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SA music bodies equip artists


Mohalenyane Phakela

SOUTH African music organisations equipped local musicians this past week with valuable information on how to register for the different types of royalties available to them in South Africa.

The government of Lesotho government also revealed that it was in the process of ensuring musicians received royalties in the country.

The developments follow a recent workshop at a local hotel that was organised by the Lesotho Music Rights Association (LEMRA) in collaboration with the Ministry of Tourism, Environment and Culture. The event was sponsored by Vodacom Lesotho.

LEMRA invited Sheer Publishing co-owner Karabo Motijoane; South African Performance Rights Association (SAPRA) Legal Director, Advocate Ntsietso Mokitimi; Independent Music Performance Rights Association (IMPRA) Chairperson, Doda Monamodi; Victor Mampane who worked for South African Music Rights Organisation (SAMRO) for 20 years as the Key Accounts Publisher as well as Trevor Mahlori and Busisiwe Cebekhulu of the Moshito Music Conference and Exhibition to help equip local musicians with ways of generating revenue in South Africa.

Each of the guests made a presentation on the operations of their respective organisations and how they could assist Lesotho musicians.

SAPRA is a collective management organisation that administers Needletime Rights on behalf of recording artistes and record labels.

IMPRA is a collective society that licences the works of its members to third parties or users such as broadcasters like SABC, Urban Brew and Multichoice. It collects royalties on behalf of its members and distributes to the rightful owners.

Sheer Publishing is one of the world’s leading independent publishing houses with 18 years’ experience in the administration of intellectual property rights in South Africa.

SAMRO is a copyright asset management society which collects money from establishments that use music like clubs, banks and radios for distribution to music creators.

Advocate Mokitimi who also works for Recording Industry of South Africa (RISA) explained that there are four types of royalties, each derived from separate and distinct copyrights.

“There are three types of rights which are Needletime, Mechanical and Performing under which the four types of royalties are collected,” Advocate Mokitimi said.

“Needletime remunerates recording artistes and record labels for the public performance of artistes’ commercially released recorded performances, and record labels’ public performance of their commercially released sound recordings.

“On the other hand, Performing Rights (administered by SAMRO), and Mechanical Rights (administered by Composers, Authors and Publishers Association) compensates authors, composers and publishers of musical works for the public performance of their musical works, in the case of Performing Rights and the reproduction of their musical works in the case of Mechanical Rights.”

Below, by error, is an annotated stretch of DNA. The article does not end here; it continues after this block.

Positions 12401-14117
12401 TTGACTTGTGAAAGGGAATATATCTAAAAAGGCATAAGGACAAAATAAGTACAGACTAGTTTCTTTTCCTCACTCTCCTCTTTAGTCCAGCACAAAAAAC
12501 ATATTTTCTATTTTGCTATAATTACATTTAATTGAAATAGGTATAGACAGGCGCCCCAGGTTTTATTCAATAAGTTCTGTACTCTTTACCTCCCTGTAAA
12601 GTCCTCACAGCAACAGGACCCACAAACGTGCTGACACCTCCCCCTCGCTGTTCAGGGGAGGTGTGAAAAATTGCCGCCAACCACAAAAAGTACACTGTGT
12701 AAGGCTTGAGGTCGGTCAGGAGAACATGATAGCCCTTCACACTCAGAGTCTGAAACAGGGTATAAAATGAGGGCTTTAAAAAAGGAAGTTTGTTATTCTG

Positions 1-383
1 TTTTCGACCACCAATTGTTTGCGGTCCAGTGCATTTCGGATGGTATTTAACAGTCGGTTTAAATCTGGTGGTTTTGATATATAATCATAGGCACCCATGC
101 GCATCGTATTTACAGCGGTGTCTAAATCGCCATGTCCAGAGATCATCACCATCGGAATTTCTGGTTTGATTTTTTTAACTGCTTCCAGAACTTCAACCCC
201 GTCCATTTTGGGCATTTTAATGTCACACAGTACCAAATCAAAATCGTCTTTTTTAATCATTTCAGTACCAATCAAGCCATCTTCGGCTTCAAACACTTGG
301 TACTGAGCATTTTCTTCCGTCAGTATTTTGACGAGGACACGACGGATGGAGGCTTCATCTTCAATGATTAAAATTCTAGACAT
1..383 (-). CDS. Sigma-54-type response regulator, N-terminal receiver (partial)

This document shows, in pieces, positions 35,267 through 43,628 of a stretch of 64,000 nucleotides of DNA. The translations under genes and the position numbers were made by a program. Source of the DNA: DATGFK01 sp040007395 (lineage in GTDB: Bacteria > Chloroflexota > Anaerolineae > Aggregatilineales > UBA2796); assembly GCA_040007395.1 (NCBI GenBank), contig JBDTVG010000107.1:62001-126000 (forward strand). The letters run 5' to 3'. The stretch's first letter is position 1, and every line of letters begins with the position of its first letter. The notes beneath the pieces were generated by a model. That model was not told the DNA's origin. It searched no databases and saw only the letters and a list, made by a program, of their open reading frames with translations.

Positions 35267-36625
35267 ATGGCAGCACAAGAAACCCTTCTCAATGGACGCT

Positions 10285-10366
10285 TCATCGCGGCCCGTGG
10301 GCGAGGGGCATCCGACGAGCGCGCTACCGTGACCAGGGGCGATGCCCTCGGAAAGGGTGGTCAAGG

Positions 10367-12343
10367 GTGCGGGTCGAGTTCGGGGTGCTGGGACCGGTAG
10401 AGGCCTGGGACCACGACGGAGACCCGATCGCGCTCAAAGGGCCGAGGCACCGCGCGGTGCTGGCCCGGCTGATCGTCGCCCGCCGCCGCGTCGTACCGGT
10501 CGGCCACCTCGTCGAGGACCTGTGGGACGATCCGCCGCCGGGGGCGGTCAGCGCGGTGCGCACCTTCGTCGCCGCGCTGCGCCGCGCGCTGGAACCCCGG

She said the four types of royalties include the Mechanical Royalties which are paid by record companies for records sold based on the exclusive rights to reproduce and distribute copyrighted works.

There are also Public Performance Royalties that are paid by music users for songs in the operation of their businesses and broadcasts based on the exclusive right to perform publicly copyrighted works.

Synchronisation Fees are paid by music users for synchronising music with their visual images based on the exclusive right to reproduce and distribute copyrighted works and to prepare derivative works of copyrighted material.

There is also Print Music Income which is paid by music printers for sheet music and folios based on the exclusive right to distribute copies of copyrighted material.

Sheer Publishing co-owner Karabo Motijoane also advised musicians to sign contracts with producers on the rights of the songs before leaving studios as many have fallen victims to song thefts by producers.

For their part, Moshito representatives explained that Moshito is more of an annual three day music festival that offers a platform for musicians from all over the world and also invites international promoters who can sign upcoming artistes.

“Basotho must apply to showcase their music by sending two songs, two professional photos and an artiste profile to us (details on www.Moshito.co.za).

“We incur transport and accommodation costs with the compensation fee standing at M7 000.

“There is also a demo presentation where a musician can buy a ticket to the festival then register on the first day to participate in the demo contest. The prize is M20 000,” Trevor Mahlori said.

Local artistes expressed their gratitude for the useful information which made them aware of the different types of royalties available to them.

Some of the artistes who attended the workshop were Sentso, Stlofa, Fatere, Palesa Motlomelo, DJ Tseko, DJ Saucy and Sefako Sa Menoaneng.


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